Reaching up, you rest your hand briefly upon his smooth face, and imagine reconsidering. The action is both unfair and cruel, encouraging his hopes, but your resolve remains intact; you need to locate the gardener and clear your conscience. Once Mr. McAvoy is gone, you set yourself in motion, your new purpose propelling you forward.

Strutting past Freddie Zimmer and his lot, you gracelessly fall to your knees, pressing your dress against the floor, as you reach under the table where you find the twisted flower. As you get up to dust the dirt from your skirts, your sister eyes you peculiarly and then smiles, pointing to the exit.

Out in the courtyard you search for the plain, yet handsome, man who gave you the tulip, but he is nowhere to be found. You retrace your steps, to the front of the estate; but, again, you do not find him.

Sadly, you resign to a bench on the front lawn under a weeping willow. Bringing the tulip to your heart, you shiver. Through the billowing branches you gaze at the starry sky and wish that the man would suddenly appear, but he doesn’t. When the evening comes to a close, your sister seeks you out and guides you to your carriage. You care not for conversation as you ride home, left to your dim thoughts.

Before you retire for the evening, you find a stick in the yard and place it in a vase. You tie the fragile tulip to the stick and fill the vase with water. You know that your efforts will be fruitless and that the flower is beyond repair, but you can’t help hoping. Setting the pitiful flower before the window facing the barn, you take one last, sorrowful look at it before you make your way upstairs.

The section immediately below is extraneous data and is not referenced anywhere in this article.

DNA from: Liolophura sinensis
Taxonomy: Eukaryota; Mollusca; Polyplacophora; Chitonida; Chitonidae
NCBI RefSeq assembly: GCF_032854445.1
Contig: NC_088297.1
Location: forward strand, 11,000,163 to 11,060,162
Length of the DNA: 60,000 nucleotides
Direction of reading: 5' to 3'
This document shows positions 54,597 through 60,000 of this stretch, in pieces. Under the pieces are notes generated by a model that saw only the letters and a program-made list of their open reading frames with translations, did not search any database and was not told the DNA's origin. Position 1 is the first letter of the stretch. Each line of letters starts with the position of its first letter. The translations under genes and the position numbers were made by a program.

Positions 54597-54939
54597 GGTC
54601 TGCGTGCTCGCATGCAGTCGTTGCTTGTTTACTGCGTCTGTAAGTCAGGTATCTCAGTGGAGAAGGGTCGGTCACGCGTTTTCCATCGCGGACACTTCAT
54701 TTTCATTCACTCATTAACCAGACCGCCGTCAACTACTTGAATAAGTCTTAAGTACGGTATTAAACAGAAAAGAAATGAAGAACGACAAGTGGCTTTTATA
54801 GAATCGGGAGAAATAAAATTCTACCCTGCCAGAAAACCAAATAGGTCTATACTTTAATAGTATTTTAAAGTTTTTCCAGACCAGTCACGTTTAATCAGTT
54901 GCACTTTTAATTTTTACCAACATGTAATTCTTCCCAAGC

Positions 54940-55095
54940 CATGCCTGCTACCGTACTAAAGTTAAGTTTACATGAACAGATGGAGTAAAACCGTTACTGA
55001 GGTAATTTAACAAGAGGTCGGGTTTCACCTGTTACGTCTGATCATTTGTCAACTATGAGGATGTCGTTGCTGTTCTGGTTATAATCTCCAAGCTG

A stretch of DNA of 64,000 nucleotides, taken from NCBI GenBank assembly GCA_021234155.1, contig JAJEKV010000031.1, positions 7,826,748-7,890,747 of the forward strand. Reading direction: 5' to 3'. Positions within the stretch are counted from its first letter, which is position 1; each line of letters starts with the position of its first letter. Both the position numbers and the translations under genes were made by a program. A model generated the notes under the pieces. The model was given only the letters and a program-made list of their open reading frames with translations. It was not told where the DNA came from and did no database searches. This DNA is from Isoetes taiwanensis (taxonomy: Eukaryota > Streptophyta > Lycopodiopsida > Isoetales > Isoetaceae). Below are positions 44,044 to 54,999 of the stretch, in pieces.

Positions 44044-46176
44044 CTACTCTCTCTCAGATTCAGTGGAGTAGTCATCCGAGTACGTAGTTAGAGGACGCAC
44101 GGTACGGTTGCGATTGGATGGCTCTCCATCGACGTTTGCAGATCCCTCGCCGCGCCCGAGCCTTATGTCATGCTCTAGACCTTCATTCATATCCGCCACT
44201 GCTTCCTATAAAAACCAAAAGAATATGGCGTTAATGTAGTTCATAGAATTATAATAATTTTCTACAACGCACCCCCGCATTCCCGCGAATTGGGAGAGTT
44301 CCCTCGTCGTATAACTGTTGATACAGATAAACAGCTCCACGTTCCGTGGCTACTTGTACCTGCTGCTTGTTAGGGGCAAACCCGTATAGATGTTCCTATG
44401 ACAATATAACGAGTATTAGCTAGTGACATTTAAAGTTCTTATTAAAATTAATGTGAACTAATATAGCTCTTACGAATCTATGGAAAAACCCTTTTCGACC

In your chamber, your sister presses for details about your encounter with Mr. McAvoy, but you fear the emotions might spill over if you open your mouth to speak. She scoffs and rolls on her side, sleep finding her miraculously fast. You, yourself, find sleep an impossible feat following the troubling events of the evening, especially due to your cruel behavior. Despite your disturbed conscious, guilt is powerless in stopping the morning from coming.

Having had such a difficult night, you sleep late until noon. Your brother, Billy, is commanded to wake you. Faithful as he is, he obediently complies to the best of his abilities, clanging on a pot with a ladle. You sit up fast from the rude awakening, your ringlets a mess and your eyes wide from shock. You’re furious! After chasing your brother out of the room, you refresh yourself and head downstairs to the kitchen where you sneak some leftovers for a quick meal. Satisfied, you wander into the piano room.

Sitting on a stool, you prop up your elbows on the sill of the window and gaze at the miserable tulip petals. Your regret feels somehow greater now than it did last evening. A blurry movement behind the tulip catches your attention and your gaze refocuses; out in front of the barn, wearing a gentleman’s suit and top hat, is the man with the soulful brown eyes.

Your heart has removed itself completely from your chest and you jump up from your seat, the stool crashing to the floor behind you. Without giving it much thought, you dart out of the room and into the yard. As you approach the man, you find him holding a red rose. “Who are you?” you ask, bemused.